(Snip)

      For the first time, we are showing evidence that vascular diseases are actually a kind of stem cell disease,” said principal investigator Song Li, professor of bioengineering and a researcher at the Berkeley Stem Cell Center. “This work should revolutionize therapies for vascular diseases because we now know that stem cells rather than smooth muscle cells are the correct therapeutic target.”

      The finding that a stem cell population contributes to artery-hardening diseases, such as atherosclerosis, provides a promising new direction for future research, the study authors said.

      “This is groundbreaking and provocative work, as it challenges existing dogma,” said Dr. Deepak Srivastava, who directs cardiovascular and stem cell research at the Gladstone Institutes in San Francisco, and who provided some of the mouse vascular tissues used by the researchers. “Targeting the vascular stem cells rather than the existing smooth muscle in the vessel wall might be much more effective in treating vascular disease.”

      (Snip)

      “If your target is wrong, then your treatment can’t be very effective,” said Dr. Shu Chien, director of the Institute of Engineering in Medicine at UC San Diego, and Li’s former adviser. “These new findings give us the right target and should speed up the discovery of novel treatments for vascular diseases.”

    • Hello Peter,
      Apologies in advance for the length of this post.
      Thanks very much to yourself and Dr Dayspring for exponentially increasing my knowledge of cholesterol metabolism. Like yourself but to a lesser degree, I have been immersed in the references related to this topic for the last 9 months or so. I am in agreement with most points of your arguments.Particularly with regard to LDL-C as a poor marker for risk as well as lipid responses to carbohydrate restriction. However, the Apo-B and LDL-P story has left me with persistent questions with respect to risk applications in my own patients.
      In this section V you refer to 4 possible assumptions dismissing option 4 ( size and number indicate something else) as well as minimizing the role of systemic inflammation. While I agree that APO-B and LDL-P seem more precise as a marker for hard outcomes (events, deaths, etc.), I remain unconvinced about the inherent atherogenicity of the the APO-B containing lipo-proteins themselves with respect to either their number or the greater reactivity of certain subtypes. I derive this doubt mainly from Dr Daysprings intricate descriptions of the highly regulated trafficking of these particles. I am sorry if I am being pedantic with language, but you both refer to LDL particles as being able to “penetrate” the arterial endothelium( gaining access to the subendothelial space)once particle number reaches a certain concentration. Am I to believe that arterial endothelium simply succumbs to passive diffusion once that arbitrary threshold is reached? If this is the case please can you help clarify? As I understand it, APO-B particles are thought to enter the artery by way of either trancytosis or intracellular transport.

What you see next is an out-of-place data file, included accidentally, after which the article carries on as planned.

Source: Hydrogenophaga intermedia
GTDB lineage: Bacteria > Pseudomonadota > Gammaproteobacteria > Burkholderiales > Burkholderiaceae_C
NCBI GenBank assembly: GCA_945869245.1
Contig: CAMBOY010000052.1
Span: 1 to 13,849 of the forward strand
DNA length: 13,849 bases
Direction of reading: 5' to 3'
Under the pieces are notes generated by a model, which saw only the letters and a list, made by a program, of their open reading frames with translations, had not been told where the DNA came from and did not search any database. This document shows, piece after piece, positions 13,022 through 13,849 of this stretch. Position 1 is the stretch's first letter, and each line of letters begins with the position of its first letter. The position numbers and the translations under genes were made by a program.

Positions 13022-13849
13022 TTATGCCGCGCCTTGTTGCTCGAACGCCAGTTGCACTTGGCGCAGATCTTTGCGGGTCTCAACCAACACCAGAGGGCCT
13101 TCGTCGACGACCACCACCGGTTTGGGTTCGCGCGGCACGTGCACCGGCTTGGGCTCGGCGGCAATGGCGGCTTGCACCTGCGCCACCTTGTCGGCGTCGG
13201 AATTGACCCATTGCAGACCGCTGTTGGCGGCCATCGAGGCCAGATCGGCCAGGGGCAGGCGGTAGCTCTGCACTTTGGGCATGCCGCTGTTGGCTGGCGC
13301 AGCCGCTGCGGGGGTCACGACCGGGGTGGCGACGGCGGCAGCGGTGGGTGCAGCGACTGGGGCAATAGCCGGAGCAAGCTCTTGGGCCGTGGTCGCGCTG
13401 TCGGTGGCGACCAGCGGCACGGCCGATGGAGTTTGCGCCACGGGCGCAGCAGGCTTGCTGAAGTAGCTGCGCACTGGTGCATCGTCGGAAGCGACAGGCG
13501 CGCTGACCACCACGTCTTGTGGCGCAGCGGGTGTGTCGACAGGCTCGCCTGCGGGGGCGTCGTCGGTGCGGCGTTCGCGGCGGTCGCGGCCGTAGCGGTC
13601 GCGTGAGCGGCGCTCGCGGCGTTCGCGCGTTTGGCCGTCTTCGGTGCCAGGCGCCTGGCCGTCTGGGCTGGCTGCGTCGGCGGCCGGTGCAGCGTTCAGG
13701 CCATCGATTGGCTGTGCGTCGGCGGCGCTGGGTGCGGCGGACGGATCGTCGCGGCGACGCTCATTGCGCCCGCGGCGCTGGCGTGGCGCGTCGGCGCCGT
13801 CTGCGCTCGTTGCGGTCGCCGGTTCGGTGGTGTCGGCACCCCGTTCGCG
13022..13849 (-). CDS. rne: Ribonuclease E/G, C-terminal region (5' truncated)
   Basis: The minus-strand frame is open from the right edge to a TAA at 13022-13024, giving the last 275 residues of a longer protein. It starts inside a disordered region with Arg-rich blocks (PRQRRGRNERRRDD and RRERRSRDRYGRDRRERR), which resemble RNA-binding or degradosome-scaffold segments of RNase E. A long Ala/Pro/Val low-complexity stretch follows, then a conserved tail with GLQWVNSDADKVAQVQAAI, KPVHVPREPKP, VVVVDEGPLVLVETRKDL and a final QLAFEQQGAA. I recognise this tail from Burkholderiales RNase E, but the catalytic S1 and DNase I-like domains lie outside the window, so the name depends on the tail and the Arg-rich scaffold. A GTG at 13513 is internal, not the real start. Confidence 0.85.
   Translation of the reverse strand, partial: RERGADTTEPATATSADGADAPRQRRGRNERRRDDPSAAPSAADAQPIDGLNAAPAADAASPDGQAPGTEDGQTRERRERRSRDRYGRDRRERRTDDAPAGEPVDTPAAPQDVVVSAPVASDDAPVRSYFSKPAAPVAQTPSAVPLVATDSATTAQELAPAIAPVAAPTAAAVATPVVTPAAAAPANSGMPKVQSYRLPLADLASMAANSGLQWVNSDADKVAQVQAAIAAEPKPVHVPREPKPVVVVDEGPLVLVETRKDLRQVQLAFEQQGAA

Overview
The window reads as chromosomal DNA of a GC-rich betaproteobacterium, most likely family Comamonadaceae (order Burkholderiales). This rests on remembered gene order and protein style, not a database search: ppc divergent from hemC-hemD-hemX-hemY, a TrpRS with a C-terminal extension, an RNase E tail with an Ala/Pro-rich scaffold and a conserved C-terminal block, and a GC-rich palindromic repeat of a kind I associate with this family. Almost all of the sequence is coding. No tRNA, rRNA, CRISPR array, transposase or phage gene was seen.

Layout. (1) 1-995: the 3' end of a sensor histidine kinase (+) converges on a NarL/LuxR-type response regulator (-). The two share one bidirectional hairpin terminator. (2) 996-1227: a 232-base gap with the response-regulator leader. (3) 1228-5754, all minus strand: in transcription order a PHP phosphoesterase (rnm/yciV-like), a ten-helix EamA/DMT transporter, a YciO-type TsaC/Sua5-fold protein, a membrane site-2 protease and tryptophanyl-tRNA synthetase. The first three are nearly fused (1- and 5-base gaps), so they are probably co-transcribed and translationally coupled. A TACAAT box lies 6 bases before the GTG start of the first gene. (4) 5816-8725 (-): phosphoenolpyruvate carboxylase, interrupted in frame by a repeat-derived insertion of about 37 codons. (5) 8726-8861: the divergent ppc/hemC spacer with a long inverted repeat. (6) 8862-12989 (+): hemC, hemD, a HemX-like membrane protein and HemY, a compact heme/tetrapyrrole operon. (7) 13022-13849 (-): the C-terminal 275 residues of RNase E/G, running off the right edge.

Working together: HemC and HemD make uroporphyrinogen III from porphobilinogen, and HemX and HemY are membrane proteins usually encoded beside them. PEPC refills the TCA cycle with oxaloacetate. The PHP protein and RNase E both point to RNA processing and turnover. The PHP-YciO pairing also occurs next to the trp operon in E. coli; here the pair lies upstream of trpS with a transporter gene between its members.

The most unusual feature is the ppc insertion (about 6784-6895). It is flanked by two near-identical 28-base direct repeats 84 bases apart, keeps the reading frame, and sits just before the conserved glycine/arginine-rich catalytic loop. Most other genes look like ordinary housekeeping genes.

I would assume that like most organs and tissues in the body, arterial cells would have receptors to transport various insoluble metabolites across cell membranes. Indeed this is the case. Arterial endothelial cells express the LDL receptor(LDL-r) that binds to Apo-B particles. As you have described, every cell has the ability to synthesise its own cholesterol. One could assume that like most other cells, arteries would up-regulate LDL-r when more cholesterol was required and down-regulate when to much is available. What role or mechanism can particle number have in this scenario?
      This brings me back to my initial mention of inflammation. My particular interest lies in the initiating event in the atherosclerotic process. This is a chicken and egg argument that has never been solved convincingly. So, does the presence of “atherogenic” lipoproteins within the arterial cell spark the attraction of the 1st monocyte/macrophage and thereby initiate the the typical inflammatory cascade that leads to the production of a foam cell (known as the retention hypothesis)? Alternatively, is it that inflammation was already present and cholesterol and lipoproteins merely offer themselves as “building blocks” to the dubious motivations the that macrophage/foam cell?
      If the later were the case, one could generate an alternate hypothesis where by the inflammatory signalling might up-regulate LDL-r in order to gather more “building blocks”. As fanciful as this may sound, its plausibility has been confirmed in a 2012 study: